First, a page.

So you've decided you want to buy a home and have already toured several Albany homes for sale, but did you know your FICO score can make a big difference? Assessing your FICO score can help you determine if it's high enough to qualify for a mortgage loan on terms you can afford. If you're planning to make this major purchase, read on to understand why your FICO score is important and the steps you can take to improve it.
- What is a FICO Score?
Created by the Fair Isaac Corporation, the FICO score is a three-digit number used by lenders to assess an applicant's creditworthiness. A FICO score ranges from 300 to 850, is largely based on the information in your credit reports, and can help lenders assess how likely you're to repay debt. This, in turn, can affect how much you can borrow, how much it will cost, and how many months you have to repay. FICO scores are used by more than 90% of lending companies, but not all credit scores are FICO scores. In fact, FICO releases new credit score versions to improve on the last one and create a more reliable and predictive score for lenders. This means that you can have several FICO scores, based on the model used by the mortgage company.
- Why Your FICO Score is Important
Your credit score is an important factor in your financial life. Your mortgage lender will consider your financial situation in its entirety, including your FICO score from one or more of the credit bureaus. The goal is to reduce the risk incurred to ensure that you can afford the terms and repay the loan. The score has a huge impact on the interest rate and the resulting payments. The higher your score, the more likely you'll be able to qualify for a mortgage loan. A lender may extend lower rates and the most favorable terms if you present less of a risk for them.
- FICO's Credit Score Formula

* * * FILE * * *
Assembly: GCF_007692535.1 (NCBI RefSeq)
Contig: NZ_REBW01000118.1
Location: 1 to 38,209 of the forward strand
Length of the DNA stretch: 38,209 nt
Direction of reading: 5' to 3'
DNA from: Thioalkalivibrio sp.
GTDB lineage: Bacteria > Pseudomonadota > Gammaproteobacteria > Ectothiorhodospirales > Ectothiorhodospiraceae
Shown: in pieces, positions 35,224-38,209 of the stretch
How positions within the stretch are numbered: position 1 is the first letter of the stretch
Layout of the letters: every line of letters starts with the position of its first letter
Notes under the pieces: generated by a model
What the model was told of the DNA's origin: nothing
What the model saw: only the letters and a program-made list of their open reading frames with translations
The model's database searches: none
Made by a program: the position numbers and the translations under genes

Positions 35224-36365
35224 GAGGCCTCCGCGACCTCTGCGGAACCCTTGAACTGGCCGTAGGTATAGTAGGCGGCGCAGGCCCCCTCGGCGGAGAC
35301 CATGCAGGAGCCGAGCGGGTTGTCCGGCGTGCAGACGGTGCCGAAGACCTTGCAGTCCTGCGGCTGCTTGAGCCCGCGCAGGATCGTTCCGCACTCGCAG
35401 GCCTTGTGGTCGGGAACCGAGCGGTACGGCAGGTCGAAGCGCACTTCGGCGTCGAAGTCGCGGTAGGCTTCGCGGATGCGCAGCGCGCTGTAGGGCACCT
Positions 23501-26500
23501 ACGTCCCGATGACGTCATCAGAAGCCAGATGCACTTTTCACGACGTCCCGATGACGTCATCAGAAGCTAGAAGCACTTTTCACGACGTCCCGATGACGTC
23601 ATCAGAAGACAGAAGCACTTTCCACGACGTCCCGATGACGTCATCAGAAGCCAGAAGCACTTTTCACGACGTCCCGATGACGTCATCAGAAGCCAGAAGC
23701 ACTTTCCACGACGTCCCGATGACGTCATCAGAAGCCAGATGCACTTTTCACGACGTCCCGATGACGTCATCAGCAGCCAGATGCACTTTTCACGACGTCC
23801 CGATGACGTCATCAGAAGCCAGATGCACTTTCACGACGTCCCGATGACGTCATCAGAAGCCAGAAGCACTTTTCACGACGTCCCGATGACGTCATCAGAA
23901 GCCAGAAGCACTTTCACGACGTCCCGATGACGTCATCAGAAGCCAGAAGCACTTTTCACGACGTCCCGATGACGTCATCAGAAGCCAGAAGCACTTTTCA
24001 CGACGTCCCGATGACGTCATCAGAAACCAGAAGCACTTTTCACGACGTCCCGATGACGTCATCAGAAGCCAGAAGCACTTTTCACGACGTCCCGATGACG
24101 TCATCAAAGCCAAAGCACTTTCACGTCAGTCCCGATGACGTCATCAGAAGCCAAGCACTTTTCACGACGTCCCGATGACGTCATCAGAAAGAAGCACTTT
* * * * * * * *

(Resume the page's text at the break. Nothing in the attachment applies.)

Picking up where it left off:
FICO scores range from 300 to 850, with a higher score indicating higher odds of repayment and lower risk to the lender. Here's a look at the FICO score ranges:
- Excellent credit: 800 to 850
- Very good credit: 740 to 799
- Good credit: 670 to 739
- Fair credit: 580 to 669
- Poor credit: 300 to 579
Every lender determines for themselves what an ideal FICO score is and how they'll use the score for the loan approval process. Nevertheless, FICO scores are calculated using different pieces of data in your credit report. Your payment history accounts for 35% of your total score, credit utilization (amounts owed) for 30%, the length of your credit history for 15%, type of credit in use (your credit mix) for 10%, and new credit applications account for 10% of your score.
- How to Improve Your FICO scores
Buying a home with a poor FICO score is possible with a large enough down payment, stable employment history, and low outstanding debt. But the difference between a less-than-stellar credit score and an excellent one can mean paying over $100,000 more in interest over the duration of your mortgage. That's too much to lose just because you didn't work on improving your credit score. There are a number of things you can do to get your FICO score moving in the right direction. Be patient, though, building a strong credit history takes a bit of effort, time, and discipline.
- Review your credit reports to see what's hurting or helping your score. Be sure to check for erroneous information.
- Pay your bills on time.
- Keep your total outstanding balance at 30% or less of your total credit limit.
- Don't close unused credit cards to raise your scores or open new accounts to have a better credit mix.
- Take care of unpaid credit accounts sent to collections.
Our real estate agents are here to help you navigate every aspect of buying a home, from improving your FICO score to finding the right home to call your own. Contact us to get started.